Carnival Cruise Lines’ travel agent outreach program, which includes open meetings with retailers and sweeping changes in policies, appears to be working, at least according to the line’s top two sales executives and several travel agents whom I spoke with last week.
The Carnival Conversations road show came to Chicago on Oct. 18, so I attended to see how the relationship between Carnival and agents is progressing. The Chicago stop was the ninth of 10 live functions (the final one is in Houston on Oct. 21) and four webcasts.
Through the past few months, as the line listened, responded and made changes to some of its unpopular travel agent policies, the mood among agents attending the road shows has lightened. “Overall, it’s getting more positive,” said Lynn Torrent, executive vice president of sales and guest services. “The tone has changed quite a bit. But that’s not to say we don’t have more work to do.”
But Torrent and Joni Rein, vice president of worldwide sales, claim they have already accomplished quite a bit as they’ve overturned a number of decisions that angered agents and prompted many to vow to stop booking Carnival.
After facing a public relations disaster following the Carnival Triumph and other ship incidents earlier this year, the line knew it had to take major steps to win agents back into the fold. The first was launching Carnival Conversations to help rebuild the relationship, once the strongest in the industry, and make Carnival easy to do business with once again.
Most recently Carnival simplified its fare codes to only three, reversing a decision made last December to increase the number of fare codes from four to seven. The line also is bringing back printed brochures after a five-year absence — a decision applauded by agents in Chicago — and also now includes a “Call Your Travel Professional” call-to-action in its marketing materials.
Carnival also enhanced its Vacation Guarantee, which reimburses unhappy clients and gets them home from the ship, and also launched a massive advertising campaign, an investment exceeding $25 million. The line also has offered limited-time promotions offering bonus commissions, extra rewards points and group incentives.
Carnival is already seeing results. While she wouldn’t cite specific numbers, Torrent said bookings by agents are “improving significantly,” especially over the past four or five weeks. “We like to think some of it is because of the effort we’re making, but some of is coming as the brand recovers,” she said. “The brand has been bruised, and it needs to recover.”
At the Chicago meeting, travel agents aired their complaints, but in a measured manner. One didn’t like the policy that she can work with a business development manager only if she books 50 cabins a year —some years she exceeds that while other years she falls short. Those who book fewer than 50 staterooms were advised to consult the “trade engagement team” (inside sales) in Miami.
Some comments addressed travel agents’ fears that the line’s Personal Vacation Planners steal clients. David Chang, Carnival’s vice president of contact center sales, said when consumers call direct, the line asks the client if they are working with an agent and also does a search to see if the guest is holding a reservation booked by an agent. The line also extended the period of time an agent can take over a booking of a client from 30 to 90 days, he said. Chang also emphasized that Carnival PVPs cannot offer lower fares than agents do. “We do not have a better rate,” he said. “We never have.”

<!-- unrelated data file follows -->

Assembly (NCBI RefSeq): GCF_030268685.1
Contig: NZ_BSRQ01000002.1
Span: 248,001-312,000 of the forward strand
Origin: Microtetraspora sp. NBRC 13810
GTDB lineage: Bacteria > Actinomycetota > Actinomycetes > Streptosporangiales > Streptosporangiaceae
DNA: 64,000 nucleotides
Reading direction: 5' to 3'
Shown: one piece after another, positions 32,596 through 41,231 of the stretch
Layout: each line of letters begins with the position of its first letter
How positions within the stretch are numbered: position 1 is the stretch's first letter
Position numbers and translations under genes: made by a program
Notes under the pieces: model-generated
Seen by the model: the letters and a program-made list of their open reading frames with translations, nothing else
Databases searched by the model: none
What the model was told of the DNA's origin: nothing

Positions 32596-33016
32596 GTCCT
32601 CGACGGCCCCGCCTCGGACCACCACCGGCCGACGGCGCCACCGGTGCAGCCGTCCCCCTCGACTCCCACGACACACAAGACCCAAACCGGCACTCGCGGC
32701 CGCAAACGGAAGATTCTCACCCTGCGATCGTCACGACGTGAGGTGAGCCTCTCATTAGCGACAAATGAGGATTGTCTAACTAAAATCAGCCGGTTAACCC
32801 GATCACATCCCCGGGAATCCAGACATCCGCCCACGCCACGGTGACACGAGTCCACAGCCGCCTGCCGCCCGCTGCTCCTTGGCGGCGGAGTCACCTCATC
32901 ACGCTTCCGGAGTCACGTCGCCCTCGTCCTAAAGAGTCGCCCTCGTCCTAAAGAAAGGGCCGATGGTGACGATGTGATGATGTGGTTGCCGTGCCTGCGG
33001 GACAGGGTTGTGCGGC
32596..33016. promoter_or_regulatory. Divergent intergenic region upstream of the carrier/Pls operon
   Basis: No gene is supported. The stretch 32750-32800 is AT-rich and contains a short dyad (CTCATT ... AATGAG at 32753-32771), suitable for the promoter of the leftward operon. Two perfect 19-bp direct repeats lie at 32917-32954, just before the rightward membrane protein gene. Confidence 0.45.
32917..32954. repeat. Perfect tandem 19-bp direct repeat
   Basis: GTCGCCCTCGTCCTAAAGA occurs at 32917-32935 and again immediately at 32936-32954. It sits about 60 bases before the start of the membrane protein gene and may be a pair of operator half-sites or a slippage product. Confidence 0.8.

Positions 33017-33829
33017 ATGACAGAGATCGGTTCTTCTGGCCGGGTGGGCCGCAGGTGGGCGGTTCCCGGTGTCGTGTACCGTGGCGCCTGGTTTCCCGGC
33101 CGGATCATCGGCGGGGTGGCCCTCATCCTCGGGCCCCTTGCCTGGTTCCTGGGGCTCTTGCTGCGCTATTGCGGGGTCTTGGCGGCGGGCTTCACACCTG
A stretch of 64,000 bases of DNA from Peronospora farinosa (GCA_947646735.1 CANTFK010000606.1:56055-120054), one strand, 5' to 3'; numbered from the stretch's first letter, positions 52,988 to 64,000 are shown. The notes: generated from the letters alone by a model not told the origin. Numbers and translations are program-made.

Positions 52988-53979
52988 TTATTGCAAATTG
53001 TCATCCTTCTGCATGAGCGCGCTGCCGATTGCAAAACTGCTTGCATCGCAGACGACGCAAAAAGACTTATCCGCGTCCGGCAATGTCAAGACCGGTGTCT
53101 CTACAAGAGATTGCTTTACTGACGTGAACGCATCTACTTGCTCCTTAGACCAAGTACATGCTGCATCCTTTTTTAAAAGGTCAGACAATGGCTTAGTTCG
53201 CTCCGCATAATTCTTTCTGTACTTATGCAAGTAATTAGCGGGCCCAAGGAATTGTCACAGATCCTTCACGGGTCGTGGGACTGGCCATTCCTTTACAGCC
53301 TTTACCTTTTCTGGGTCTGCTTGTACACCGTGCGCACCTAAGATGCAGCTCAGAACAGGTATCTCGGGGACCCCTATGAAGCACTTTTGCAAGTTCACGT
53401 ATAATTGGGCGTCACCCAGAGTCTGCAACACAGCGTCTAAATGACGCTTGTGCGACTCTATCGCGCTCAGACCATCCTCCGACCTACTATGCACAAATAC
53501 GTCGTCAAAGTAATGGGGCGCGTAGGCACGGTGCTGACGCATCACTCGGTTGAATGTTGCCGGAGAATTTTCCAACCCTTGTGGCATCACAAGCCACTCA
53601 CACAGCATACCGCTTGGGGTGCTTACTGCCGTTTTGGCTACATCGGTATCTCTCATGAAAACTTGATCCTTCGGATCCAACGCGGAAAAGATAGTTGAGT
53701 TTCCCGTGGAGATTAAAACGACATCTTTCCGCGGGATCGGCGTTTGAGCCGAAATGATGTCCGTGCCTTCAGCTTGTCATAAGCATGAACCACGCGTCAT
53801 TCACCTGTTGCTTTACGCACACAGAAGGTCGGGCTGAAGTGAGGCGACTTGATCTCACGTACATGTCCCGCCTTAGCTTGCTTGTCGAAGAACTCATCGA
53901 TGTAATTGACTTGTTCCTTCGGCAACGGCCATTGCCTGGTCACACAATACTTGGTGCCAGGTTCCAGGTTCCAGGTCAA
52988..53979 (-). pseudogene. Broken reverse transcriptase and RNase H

Another agent complained that even though she books the same number of Carnival bookings, her profits are dropping. “I’m selling the same but my income keeps going down,” she said.
Torrent said restoring pricing integrity is Carnival’s number one goal. “This year, everything is off, and you see that in our pricing,” she said. “Our objective is to get pricing back to where it was.”
Torrent and Rein emphasized that the Carnival Conversations work is not finished. One upcoming task is revamping the line’s groups program. “The biggest rub we have is that our group rate is not the lowest publicly available rate, and we’re going to fix that,” Torrent said. “The group rates can be higher than what consumers see on Carnival.com.”
Carol Gage, co-owner of Enchanted Ladies Cruises & Tours in Matteson, Ill., told me she appreciates that Carnival held the lunch meeting in Chicago. “I hope they take a lot of the stuff we said to heart, look into it and build up a better relationship,” she said. “I appreciate the fact they took the time to come and at least listen to us and let us voice our opinion. I hope changes will be coming.…Carnival was great for the person who wanted to take a cruise and didn’t have an arm and a leg to spend. They were always easy to work with, so I hope they get back to that point.”
Torrent and Rein realize some agents might remain skeptical, but they vow to continue Carnival’s program and build on the line’s the pro-agent policies. “We want to make sure we never find ourselves in this place again,” Rein said. “This is a forever program!”